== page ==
Enhance your glow with our head-to-toe beauty guide. Plus, pregnancy-approved product picks.
Hair To be on the safe side, most doctors advise against coloring your hair, especially in the first trimester. Dye can be absorbed into the scalp, explains dermatologist Jeannette Graf, M.D., assistant clinical professor of dermatology at Mount Sinai School of Medicine in New York. Instead, try henna or chemical-free dyes. As for highlights, precision application that avoids the scalp makes them safe as well.
Our pick: Aubrey Organics Color Me Natural, $12, safely covers gray, enhances natural tones and conditions hair without toxic chemicals.
Face While makeup is a glow enhancer, most acne medications contain ingredients that can ingredients that can cause birth defects, so do not use topical retinoid products, including Avage, Differin, Renova, Retin-A, retinols, retinyl palmitate and Tazorac. Oral medications, such as Accutane and tetracycline, should be avoided, as should over-the-counter acne creams with salicylic acid or benzoyl peroxide. As for sun protection, it's not only safe but essential: Pregnant women face the same sun-exposure risks as others, plus UV-exacerbated melasma (the "mask of pregnancy"), says David E. Bank, M.D., a dermatologist in Mount Kisco, N.Y. Use a UVA- and UVB-shielding, SPF 15+ product every morning.
Our pick: Josie Maran Argan Protect SPF 40+ Natural Daily Sun Protection, $32, is PABA- and chemical-free.
Neck For some women, the quickest path to sensuality is a spritz of scent. Some conventional perfumes contain phthalates, which could be harmful to you and your baby. ("Fragrance" in the ingredient list could indicate the presence of these chemicals.) Instead, opt for organic or essential oil-based scents. In addition, your skin may be extra sensitive during pregnancy, and your favorite perfume may suddenly smell too strong or even odious to you. So first determine whether you still like it and, if so, test a spritz on your wrist.
Our pick: The soothing notes of mimosa, neroli and chamomile in Dawn Spencer Hurwitz Les Petites, $42 for 2 ounces, won't offend sensitive noses.
Breasts & belly There's no sexier rendering of ripeness than a burgeoning belly and bosom. But with products that promise to defend these or other body parts against stretch marks, safety isn't the big issue—it's efficacy. While these balms are safe and soothing, doctors contend that nothing other than your own DNA can prevent the pinkish-purple lines from developing. However, stretch-mark-prevention balms and lotions are great at easing dry, itchy skin.
Our picks: Mustela Stretch Marks Double Action, $39, is hypoallergenic and free of parabens and phthalates; Palmer's Organics Cocoa Butter Tummy Butter for Stretch Marks, $12, soothes skin with vitamin E. Post-pregnancy, try Mederma Stretch Marks Therapy, $40, made with botanical extracts. Back A good massage is not only safe but also advisable during pregnancy. Most treatments are fine, but be sure to tell your therapist you're pregnant, says Diane Berson, M.D., of New York Presbyterian Hospital. That's because you shouldn't lie on your back for more than a few minutes after the first trimester and certain massage techniques and aromatherapy scents (i.e., essential oils of cinnamon, clove, rosemary and clary sage) should be avoided. A supportive pillow system, rather than a cut-out massage table, is best for accommodating your belly. Although a therapist trained in prenatal massage should know which oils are safe, take a whiff to ensure you don't mind the scent.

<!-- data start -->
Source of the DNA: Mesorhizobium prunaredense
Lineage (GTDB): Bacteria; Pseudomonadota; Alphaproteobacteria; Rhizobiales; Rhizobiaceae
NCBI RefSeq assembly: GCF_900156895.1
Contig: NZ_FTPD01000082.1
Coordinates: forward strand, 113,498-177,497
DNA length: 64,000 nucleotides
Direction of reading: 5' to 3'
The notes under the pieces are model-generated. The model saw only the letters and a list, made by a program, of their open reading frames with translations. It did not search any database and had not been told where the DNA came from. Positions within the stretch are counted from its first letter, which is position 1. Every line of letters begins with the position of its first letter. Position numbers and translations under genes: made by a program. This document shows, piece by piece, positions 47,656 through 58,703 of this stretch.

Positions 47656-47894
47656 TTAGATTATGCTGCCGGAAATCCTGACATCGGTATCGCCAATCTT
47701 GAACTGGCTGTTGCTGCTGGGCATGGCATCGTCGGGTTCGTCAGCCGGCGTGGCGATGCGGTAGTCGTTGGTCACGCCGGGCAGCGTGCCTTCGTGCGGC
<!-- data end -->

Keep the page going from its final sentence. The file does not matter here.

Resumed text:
Our pick: The Organic Pharmacy Mother & Baby Massage Oil, $34, contains calming lavender and chamomile extracts.
Legs & feet At least two hair-removal methods are perfectly safe during pregnancy: shaving and waxing (as long as you've done it before and know you are not prone to ingrown hairs, which can be difficult to treat during pregnancy). The safety of laser hair removal during pregnancy has not been thoroughly studied, so it's not recommended, says Graf, who also suggests steering clear of chemical depilatories, because it's not known if these are absorbed into the skin. If you're getting a pedicure, avoid reflexology, as certain pressure points are believed to stimulate labor. To safely ease foot and leg fatigue, choose a soothing lotion.
Our pick: Made with essential oils, Mama Mio Lucky Legs, $20, contains cooling spearmint and relaxing chamomile.
Hands Though pregnant manicurists, who are constantly exposed to potentially harmful substances, may have cause for concern, getting the occasional manicure shouldn't pose a safety risk. Bring your own tools and avoid polishes with toluene, phthalates or formaldehyde (check ingredi- ents at skindeep.com).
Our pick: Vegan-friendly nail polish from Zoya, $7, doesn't contain formaldehyde, toluene or camphor.